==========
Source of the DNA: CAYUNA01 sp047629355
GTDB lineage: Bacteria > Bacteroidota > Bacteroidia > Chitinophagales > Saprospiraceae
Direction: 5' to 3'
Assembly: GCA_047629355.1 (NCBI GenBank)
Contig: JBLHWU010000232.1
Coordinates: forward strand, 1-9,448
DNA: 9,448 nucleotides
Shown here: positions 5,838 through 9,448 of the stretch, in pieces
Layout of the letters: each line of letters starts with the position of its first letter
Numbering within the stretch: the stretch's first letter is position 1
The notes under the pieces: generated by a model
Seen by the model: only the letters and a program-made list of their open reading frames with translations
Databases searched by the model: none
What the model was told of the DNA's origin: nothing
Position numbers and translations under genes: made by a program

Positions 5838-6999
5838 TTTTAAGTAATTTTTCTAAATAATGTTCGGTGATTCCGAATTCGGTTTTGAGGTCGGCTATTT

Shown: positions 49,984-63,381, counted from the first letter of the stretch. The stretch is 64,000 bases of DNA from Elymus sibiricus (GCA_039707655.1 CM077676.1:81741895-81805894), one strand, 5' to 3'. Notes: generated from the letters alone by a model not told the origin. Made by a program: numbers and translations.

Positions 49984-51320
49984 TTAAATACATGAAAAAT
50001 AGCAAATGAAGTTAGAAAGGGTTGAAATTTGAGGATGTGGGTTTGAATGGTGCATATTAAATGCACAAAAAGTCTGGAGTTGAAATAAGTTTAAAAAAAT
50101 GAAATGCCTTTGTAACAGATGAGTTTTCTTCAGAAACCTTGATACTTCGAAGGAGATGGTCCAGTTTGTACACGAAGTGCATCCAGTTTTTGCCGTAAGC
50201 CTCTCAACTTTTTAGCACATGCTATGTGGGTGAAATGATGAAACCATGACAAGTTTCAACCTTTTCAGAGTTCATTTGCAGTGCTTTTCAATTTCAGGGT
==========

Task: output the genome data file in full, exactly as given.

Source of the DNA: CAYUNA01 sp047629355
GTDB lineage: Bacteria > Bacteroidota > Bacteroidia > Chitinophagales > Saprospiraceae
Direction: 5' to 3'
Assembly: GCA_047629355.1 (NCBI GenBank)
Contig: JBLHWU010000232.1
Coordinates: forward strand, 1-9,448
DNA: 9,448 nucleotides
Shown here: positions 5,838 through 9,448 of the stretch, in pieces
Layout of the letters: each line of letters starts with the position of its first letter
Numbering within the stretch: the stretch's first letter is position 1
The notes under the pieces: generated by a model
Seen by the model: only the letters and a program-made list of their open reading frames with translations
Databases searched by the model: none
What the model was told of the DNA's origin: nothing
Position numbers and translations under genes: made by a program

Positions 5838-6999
5838 TTTTAAGTAATTTTTCTAAATAATGTTCGGTGATTCCGAATTCGGTTTTGAGGTCGGCTATTT

Shown: positions 49,984-63,381, counted from the first letter of the stretch. The stretch is 64,000 bases of DNA from Elymus sibiricus (GCA_039707655.1 CM077676.1:81741895-81805894), one strand, 5' to 3'. Notes: generated from the letters alone by a model not told the origin. Made by a program: numbers and translations.

Positions 49984-51320
49984 TTAAATACATGAAAAAT
50001 AGCAAATGAAGTTAGAAAGGGTTGAAATTTGAGGATGTGGGTTTGAATGGTGCATATTAAATGCACAAAAAGTCTGGAGTTGAAATAAGTTTAAAAAAAT
50101 GAAATGCCTTTGTAACAGATGAGTTTTCTTCAGAAACCTTGATACTTCGAAGGAGATGGTCCAGTTTGTACACGAAGTGCATCCAGTTTTTGCCGTAAGC
50201 CTCTCAACTTTTTAGCACATGCTATGTGGGTGAAATGATGAAACCATGACAAGTTTCAACCTTTTCAGAGTTCATTTGCAGTGCTTTTCAATTTCAGGGT